Tuesday 22 September 2009

Lights. Action.

This is the café I mentioned a few posts back, the one with ceiling fans that would make a fine bookstore; the one that many months ago stocked copies of Days and Nights in W12 and then closed down, and the books vanished; the one in which today something – a story? an ad? – was being filmed, and the photo has so much reflection in it you can’t tell what’s outside and what’s in.

A confusion between fact and fiction was one of the points of Days and Nights. Though if Jack was doing the book now, it would include at least two more items of historical fact that at the time escaped his notice. One is Urania House in Lime Grove (almost directly opposite this café), a hostel founded by Dickens in 1847 for ‘fallen women’. For its time, the regime in Urania House was liberal and practical. The education provided was to be ‘steady and firm . . . cheerful and hopeful. Order and punctuality, cleanliness, the whole routine of household duties – as washing, mending, cooking – the establishment itself would supply the means of teaching practically, to every one.’ There was a garden, and a piano. A prison governor warned that ‘the love of dress is the cause of ruin of a vast number of young women’, but Dickens disagreed: ‘Colour these people always want, and colour I would always give them . . . in these cast-iron and mechanical days.’

The second historical item (just slightly outside the border of W12) is Frestonia, a community of squatters who declared their independence from UK in 1977; Heathcote Williams served as ambassador to Great Britain. In the way these things go, the independent republic became a housing co-operative; now there are new houses and, of course, an arts centre.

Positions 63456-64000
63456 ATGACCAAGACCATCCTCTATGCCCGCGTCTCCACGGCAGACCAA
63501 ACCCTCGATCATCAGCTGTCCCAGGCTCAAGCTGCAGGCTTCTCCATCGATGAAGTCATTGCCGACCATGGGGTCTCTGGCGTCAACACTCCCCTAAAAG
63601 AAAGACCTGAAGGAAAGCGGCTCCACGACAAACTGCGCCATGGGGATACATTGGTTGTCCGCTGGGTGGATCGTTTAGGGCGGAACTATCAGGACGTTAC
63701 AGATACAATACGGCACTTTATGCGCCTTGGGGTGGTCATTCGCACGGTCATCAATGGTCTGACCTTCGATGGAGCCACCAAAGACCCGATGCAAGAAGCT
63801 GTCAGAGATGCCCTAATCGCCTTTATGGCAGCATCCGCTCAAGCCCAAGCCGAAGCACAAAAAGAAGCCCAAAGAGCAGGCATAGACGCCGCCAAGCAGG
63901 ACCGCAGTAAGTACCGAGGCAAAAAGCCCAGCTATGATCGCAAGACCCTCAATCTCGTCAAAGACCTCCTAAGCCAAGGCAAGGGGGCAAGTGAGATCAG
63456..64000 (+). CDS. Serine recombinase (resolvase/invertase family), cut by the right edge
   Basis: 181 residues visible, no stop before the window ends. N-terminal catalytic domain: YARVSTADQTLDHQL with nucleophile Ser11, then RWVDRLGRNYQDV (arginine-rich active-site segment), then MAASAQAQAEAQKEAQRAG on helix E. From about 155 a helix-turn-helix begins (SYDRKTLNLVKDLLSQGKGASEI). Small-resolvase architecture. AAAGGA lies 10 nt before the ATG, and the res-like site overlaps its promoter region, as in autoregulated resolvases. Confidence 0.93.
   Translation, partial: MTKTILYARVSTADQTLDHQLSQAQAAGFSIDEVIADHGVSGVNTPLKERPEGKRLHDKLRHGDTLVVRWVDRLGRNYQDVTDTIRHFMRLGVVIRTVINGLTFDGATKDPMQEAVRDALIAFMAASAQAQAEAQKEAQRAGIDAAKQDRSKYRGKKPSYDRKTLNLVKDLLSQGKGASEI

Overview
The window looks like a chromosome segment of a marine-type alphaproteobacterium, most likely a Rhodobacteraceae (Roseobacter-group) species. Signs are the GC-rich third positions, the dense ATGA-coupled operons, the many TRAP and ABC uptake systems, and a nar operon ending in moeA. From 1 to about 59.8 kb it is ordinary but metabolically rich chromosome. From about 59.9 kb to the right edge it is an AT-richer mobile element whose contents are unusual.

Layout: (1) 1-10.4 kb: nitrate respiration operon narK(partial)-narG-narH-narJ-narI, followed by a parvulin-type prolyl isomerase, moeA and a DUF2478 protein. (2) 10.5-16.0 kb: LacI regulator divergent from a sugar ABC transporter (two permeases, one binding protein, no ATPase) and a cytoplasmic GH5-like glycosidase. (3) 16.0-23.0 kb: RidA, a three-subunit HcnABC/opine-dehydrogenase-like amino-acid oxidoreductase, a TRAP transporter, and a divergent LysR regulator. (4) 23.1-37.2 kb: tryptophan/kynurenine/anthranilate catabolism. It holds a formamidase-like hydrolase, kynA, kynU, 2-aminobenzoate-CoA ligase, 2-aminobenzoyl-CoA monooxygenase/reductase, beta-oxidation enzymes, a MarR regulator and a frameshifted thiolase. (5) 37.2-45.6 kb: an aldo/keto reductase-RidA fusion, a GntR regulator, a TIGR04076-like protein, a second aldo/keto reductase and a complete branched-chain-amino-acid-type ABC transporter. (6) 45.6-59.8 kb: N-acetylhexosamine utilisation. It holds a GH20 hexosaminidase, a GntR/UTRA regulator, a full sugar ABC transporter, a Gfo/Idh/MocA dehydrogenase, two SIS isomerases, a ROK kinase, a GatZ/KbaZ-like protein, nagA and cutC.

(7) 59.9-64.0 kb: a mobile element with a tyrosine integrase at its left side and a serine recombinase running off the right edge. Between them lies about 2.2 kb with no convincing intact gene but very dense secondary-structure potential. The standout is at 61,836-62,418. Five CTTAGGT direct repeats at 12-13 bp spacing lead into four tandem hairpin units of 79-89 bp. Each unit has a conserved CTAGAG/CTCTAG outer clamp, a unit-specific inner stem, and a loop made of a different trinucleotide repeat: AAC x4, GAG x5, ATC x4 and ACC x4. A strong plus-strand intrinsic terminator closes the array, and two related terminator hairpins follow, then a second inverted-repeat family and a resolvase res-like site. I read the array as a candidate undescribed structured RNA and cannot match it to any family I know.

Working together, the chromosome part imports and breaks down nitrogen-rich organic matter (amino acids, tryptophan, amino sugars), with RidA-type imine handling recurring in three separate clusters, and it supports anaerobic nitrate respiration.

Wednesday 16 September 2009


We had a fire practice this morning, and here is the staff of CBe, one of them a bit camera-shy, at the boat, which is the assembly point. Actually there’s another one, but Harry was out getting the mouse sandwiches for lunch.

From the final paragraph of Tristes Tropiques by Claude Lévi-Strauss:

‘. . . the possibility, vital for life, of unhitching, which consists – Oh! fond farewell to savages and explorations! – in grasping, during the brief intervals in which our species can bring itself to interrupt its hive-like activity, the essence of what it was and what it continues to be, below the threshold of thought and over and above society: in the contemplation of a mineral more beautiful than all our creations; in the scent that be smelt at the heart of a lily and is more imbued with learning than all our books; or in the brief glance, heavy with patience, serenity and mutual forgiveness, that, through some involuntary understanding, one can sometimes exchange with a cat.’